November 17, 2010
Written by Amos Nachoum
Great White Sharks – Nasty Predator?
My expeditions to encounter the Great White Shark tend to sell out fast. That’s what just happened to my last two October expeditions. My favorite spot in the world to see Great Whites is in Mexico’s Baja California. Luckily, I have another Mexico diving trip coming up. The trips sell out fast for a good reason. People are fascinated with Great Whites, even though these sharks have the undeserved reputation of being a nasty predator. They’ve got a lot of teeth, as many as 300. They’re big – 12 to 16 feet long, and they weigh a couple thousand pounds. Steven Spielberg gave a starring role to a Great White in Jaws, and that didn’t help their reputation as a ferocious man eater.
But the truth is they are one of the most fascinating animals you’ll ever encounter, and one of the most rare.
When young, they feed on small harbor seals and later go after sea lions, elephant seals and even small toothed whales. They like to ambush their prey from below – one big bite usually does the trick. They will also scavenge – eating the carcass of a whale shark. They will sometimes eat sea turtles and sea otters.
Let’s be fair, though. Scientists and others who study the Great White say that in the past 100 years more people have been killed by dogs than by Great White sharks. That’s not to say that they don’t look scary. They do, especially when you’re facing one close up. But that’s only part of what makes them so fascinating.
The Great White Shark: A Rare Species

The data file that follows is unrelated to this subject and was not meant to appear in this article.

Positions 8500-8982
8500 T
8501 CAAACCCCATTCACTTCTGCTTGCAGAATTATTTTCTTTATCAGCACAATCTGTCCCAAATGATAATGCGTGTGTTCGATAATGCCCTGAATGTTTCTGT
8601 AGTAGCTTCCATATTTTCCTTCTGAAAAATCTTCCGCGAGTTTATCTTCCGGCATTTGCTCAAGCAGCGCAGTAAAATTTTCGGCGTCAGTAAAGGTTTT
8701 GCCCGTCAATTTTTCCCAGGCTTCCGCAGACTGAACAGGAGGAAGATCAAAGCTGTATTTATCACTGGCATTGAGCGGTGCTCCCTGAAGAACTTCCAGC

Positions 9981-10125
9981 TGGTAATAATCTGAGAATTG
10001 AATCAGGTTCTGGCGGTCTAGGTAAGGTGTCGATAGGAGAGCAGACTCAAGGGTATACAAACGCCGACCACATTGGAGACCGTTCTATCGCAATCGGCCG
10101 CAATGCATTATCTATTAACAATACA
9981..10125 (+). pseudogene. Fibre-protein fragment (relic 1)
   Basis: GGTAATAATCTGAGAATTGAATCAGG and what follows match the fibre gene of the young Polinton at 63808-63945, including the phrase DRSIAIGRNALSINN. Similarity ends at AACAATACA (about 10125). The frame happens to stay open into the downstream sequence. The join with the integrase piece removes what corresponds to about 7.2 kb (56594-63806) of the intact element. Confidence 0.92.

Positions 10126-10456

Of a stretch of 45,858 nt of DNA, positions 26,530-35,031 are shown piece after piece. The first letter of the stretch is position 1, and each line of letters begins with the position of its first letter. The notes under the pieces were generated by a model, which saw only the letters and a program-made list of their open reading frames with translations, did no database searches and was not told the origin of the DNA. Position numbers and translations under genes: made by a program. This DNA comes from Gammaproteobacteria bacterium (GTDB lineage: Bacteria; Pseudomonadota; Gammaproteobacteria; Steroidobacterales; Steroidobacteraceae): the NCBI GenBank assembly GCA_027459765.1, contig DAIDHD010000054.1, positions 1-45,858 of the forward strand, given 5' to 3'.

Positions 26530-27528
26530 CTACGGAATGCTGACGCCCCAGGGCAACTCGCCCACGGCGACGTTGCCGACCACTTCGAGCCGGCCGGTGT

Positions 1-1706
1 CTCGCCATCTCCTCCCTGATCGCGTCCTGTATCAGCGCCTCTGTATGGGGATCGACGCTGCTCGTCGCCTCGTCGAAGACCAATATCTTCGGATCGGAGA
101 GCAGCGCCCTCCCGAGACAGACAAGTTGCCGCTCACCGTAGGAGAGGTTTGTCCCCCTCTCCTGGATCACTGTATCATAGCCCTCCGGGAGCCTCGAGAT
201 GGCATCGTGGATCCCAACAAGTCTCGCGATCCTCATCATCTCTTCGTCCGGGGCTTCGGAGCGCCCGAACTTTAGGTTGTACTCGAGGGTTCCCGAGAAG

There are only about 100 adult Great Whites in the state of California’s waters. Scientists say less than 3,500 Great Whites are left in the world’s oceans, making them rarer than tigers. They are long distance swimmers, capable of traveling 12,000 miles over a nine month period. A trip from California to Hawaii is a common trip for them. Scientists have tracked them swimming from South African to Australia and back in nine months’ time.
The Monterey Bay Aquarium has been capturing young white sharks, exhibiting them for a a short time, and then releasing them. The first time they did this, in 2004, the shark had almost a million visitors. The aquarium’s executive director Julie Packard said the shark was “the post powerful emissary for ocean conservation in our history.” The aquarium is also studying the adult Great White sharks to learn how to protect them from overfishing and the effects of bycatch – sharks that get caught in the nets of industrial fishing operations, get injured and can die because of it.
That’s what happened to one of the Monterey Bay Aquarium’s White sharks, a female. Captured on August 26, 2009 and released on November 4, the shark traveled more than 500 miles, from Monterey Bay to Baja California. There, she was accidentally caught in a gill net and died.
Baja California – One of the Best Dive Sites for Epic Shark Diving
There’s no doubt that Great White sharks are worthy of great respect. They’re found in the waters of Mexico, Australia, New Zealand and South Africa. It’s true that are amazing dives to be enjoyed in all of those locations, but my favorite place to see them is in Baja California. The water is clear and warm and the shark encounters will always be your best memories of shark diving.